Greenwich Workshop



Subject Artist Price Books My Gallery Contact Join Email List About Printing Service

Join Our Email List Catalogue My Gallery Books Fine Art Categories


Alan Bean - THAT´S HOW IT FELT TO WALK ON THE MOON -  L.E. PRINT Published by the Greenwich Workshop


          THAT´S HOW IT FELT TO WALK ON THE MOON
by Alan Bean

$150.00

L.E. PRINT
Limited Edition of: 850
Image Size: 19 3/4"w x 28"h.
Published: May 1988


Sold Out At Publisher
Check with your Dealer
for Availability





"'That's How it Felt to Walk on the Moon' is my answer to the question I've been asked most often since November 19, 1969. I felt a long, long way from the people and places I love the most. It seems unreal . . . impossible. From time to time, I would look down and say to myself, 'this is the moon.' And then, I would look up at a small, beautiful, bright blue and whie sphere hanging in the mysterious, luminous black sky and think, 'that is the earth.'

"Words have never expressed what I experienced, but I think that in this work I have captured some of the excitement and exhilaration I felt. I wanted an eye-arresting image, something to communicate the excitement of being on the moon, so I began experiementing with 'exciting' colors - bright primary tones. But that didn't feel right. Then, as I worked, I began to see a rainbow effect in the layers of paint. That feeling, of all colors being mixed but also harmonizing, finally allowed me to tell how it felt to walk on the moon."


Alan Bean
Twelve people have walked on the moon. Only one was an explorer artist, Alan Bean—Apollo XII astronaut, commander of Skylab II and artist. Born in 1932 in Wheeler, Texas and in 1950, Alan was selected for an NROTC scholarship at the University of Texas at Austin. Alan was commissioned an ensign in the United States Navy in 1955. Holder of eleven world records in space and astronautics, Alan Bean has had a most distinguished peacetime career. His awards include two NASA Distinguished Service Medals, the Yuri Gagarin Gold Medal and the Robert J. Collier Trophy. As part of the Apollo XII crew, he became the fourth of only twelve men ever to walk on the Moon. As the spacecraft commander of Skylab Mission II, he set a world record: 24,400,000 miles traveled during the 59-day flight. When he wasn’t flying, Bean always enjoyed painting as a hobby. Attending night classes at St. Mary’s College in Maryland in 1962, Alan experimented with landscapes. During training and between missions as a test pilot and astronaut, he continued private art lessons. On space voyages, his artist’s eye and talent enabled him to document impressions of the Moon and space to be preserved later on canvas. A voracious student, Alan began to immerse himself in polishing his talent with the same intensity he gave to his astronaut training. Inspired by the impressionists and studying under contemporary masters, he is a first-rate artist who is as comfortable rendering sharp realism as he is with portraying subtle emotions through a faceless spacesuit— but there's a bonus: As the only artist who has visited another world, Bean paints with an authenticity and insight completely unique in the entire history of art by creating a palette mirroring his artistic eye. His is a personal portfolio of the golden era of space exploration as viewed by the only artist who has BEEN there. His art reflects the attention to detail of the aeronautical engineer, the respect for the unknown of the astronaut and the unabashed appreciation of a skilled explorer artist. The space program has seen unprecedented achievements and Bean realized that most of those who participated actively in this adventure would be gone in forty years. He knew that if any credible artistic impressions were to remain for future generations, he must paint them now. “My decision to resign from NASA in 1981 was based on the fact that I am fortunate enough to have seen sights no other artist ever has,” Bean said, “and I hope to communicate these experiences through art.” He is pursuing this dream at his home and studio in Houston. Bean’s book, Apollo: An Eyewitness Account, which chronicles his first-person experience as an Apollo astronaut and explorer artist in words and paintings, was received with critical and popular acclaim upon its publication in 1998.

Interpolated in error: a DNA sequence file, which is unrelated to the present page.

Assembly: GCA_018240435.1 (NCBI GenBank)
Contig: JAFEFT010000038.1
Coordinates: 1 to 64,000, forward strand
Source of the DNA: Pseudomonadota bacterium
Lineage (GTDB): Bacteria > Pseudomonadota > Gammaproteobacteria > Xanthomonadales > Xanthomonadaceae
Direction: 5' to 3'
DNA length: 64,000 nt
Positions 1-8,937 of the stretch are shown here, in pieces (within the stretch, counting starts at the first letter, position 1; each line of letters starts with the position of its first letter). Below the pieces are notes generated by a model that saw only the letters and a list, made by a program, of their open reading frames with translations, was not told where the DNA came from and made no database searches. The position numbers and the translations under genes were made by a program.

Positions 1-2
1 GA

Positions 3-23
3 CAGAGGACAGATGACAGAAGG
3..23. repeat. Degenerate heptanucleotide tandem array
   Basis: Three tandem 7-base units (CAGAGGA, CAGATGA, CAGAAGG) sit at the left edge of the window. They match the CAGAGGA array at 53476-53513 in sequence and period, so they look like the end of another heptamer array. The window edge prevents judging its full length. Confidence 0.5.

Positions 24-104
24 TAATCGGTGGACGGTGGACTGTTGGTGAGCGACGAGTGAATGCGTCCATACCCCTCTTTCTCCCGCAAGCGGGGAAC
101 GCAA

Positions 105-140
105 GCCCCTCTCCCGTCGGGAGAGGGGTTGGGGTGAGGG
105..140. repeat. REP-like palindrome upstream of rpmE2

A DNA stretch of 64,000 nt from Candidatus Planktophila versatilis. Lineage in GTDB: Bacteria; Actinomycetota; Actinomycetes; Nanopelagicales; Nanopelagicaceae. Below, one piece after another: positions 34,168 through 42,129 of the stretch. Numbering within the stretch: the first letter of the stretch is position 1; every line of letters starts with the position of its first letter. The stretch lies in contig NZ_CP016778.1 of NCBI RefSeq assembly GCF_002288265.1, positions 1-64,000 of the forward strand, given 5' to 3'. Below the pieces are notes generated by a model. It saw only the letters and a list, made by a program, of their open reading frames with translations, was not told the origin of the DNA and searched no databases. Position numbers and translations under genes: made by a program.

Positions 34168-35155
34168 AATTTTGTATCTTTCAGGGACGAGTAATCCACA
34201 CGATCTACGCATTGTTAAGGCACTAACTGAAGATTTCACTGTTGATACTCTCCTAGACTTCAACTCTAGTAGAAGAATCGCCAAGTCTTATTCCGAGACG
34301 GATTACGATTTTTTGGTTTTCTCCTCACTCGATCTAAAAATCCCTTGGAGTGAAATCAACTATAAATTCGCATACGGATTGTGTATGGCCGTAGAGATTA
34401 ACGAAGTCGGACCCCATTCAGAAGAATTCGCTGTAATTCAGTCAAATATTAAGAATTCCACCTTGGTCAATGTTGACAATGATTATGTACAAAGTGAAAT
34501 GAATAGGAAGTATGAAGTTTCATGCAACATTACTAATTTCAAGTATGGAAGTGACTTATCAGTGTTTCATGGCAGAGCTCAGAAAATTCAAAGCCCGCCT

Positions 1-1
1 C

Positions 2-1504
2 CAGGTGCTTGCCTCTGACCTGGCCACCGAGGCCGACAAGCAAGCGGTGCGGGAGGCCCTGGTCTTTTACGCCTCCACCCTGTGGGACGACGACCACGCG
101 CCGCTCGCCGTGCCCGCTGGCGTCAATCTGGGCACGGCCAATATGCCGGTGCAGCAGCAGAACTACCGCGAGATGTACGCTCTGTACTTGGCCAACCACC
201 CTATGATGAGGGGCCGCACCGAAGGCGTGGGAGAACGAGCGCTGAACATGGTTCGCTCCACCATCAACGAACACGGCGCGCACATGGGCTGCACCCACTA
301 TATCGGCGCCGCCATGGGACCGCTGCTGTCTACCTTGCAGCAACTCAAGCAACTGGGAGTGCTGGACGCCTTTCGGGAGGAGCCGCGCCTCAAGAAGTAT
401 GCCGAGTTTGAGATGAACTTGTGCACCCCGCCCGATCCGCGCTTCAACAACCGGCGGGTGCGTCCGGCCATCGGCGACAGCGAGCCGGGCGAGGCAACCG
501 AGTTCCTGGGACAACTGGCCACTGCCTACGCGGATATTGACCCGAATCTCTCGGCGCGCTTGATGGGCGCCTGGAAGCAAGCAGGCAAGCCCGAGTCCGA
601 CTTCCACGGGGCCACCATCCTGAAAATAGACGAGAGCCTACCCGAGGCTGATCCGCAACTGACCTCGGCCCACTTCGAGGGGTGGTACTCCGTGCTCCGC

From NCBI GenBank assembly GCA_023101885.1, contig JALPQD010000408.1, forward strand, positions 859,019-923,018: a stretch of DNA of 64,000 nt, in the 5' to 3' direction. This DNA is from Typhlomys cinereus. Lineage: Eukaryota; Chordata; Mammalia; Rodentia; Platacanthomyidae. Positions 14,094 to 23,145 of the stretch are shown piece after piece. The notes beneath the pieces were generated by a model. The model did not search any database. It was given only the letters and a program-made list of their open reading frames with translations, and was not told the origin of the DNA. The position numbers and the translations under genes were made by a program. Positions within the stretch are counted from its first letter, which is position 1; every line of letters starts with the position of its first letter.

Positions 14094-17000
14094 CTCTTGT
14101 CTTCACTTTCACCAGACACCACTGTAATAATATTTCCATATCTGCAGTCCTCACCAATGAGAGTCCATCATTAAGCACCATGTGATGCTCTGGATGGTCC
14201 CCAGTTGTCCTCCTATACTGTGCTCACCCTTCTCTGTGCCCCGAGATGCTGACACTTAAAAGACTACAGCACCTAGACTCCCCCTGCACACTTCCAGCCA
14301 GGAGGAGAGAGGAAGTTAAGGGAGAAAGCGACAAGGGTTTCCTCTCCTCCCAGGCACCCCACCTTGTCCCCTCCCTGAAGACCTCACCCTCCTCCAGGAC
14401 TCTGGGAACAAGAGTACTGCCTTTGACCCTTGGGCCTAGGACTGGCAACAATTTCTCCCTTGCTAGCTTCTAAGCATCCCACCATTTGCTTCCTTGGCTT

Become a Dealer Books Google+ YouTube Pinterest Instagram Twitter Facebook Privacy Policy Shows and Events About Us Licensing Art Registration and Sign In Legal Valuation of Your Greenwich Workshop Fine Art Editions Find a Dealer Marketing Book Media Resources Frequently Asked Questions Email Customer Service 800.243.4246 Video Type Price Artist Subject New Releases GreenwichWorkshop.com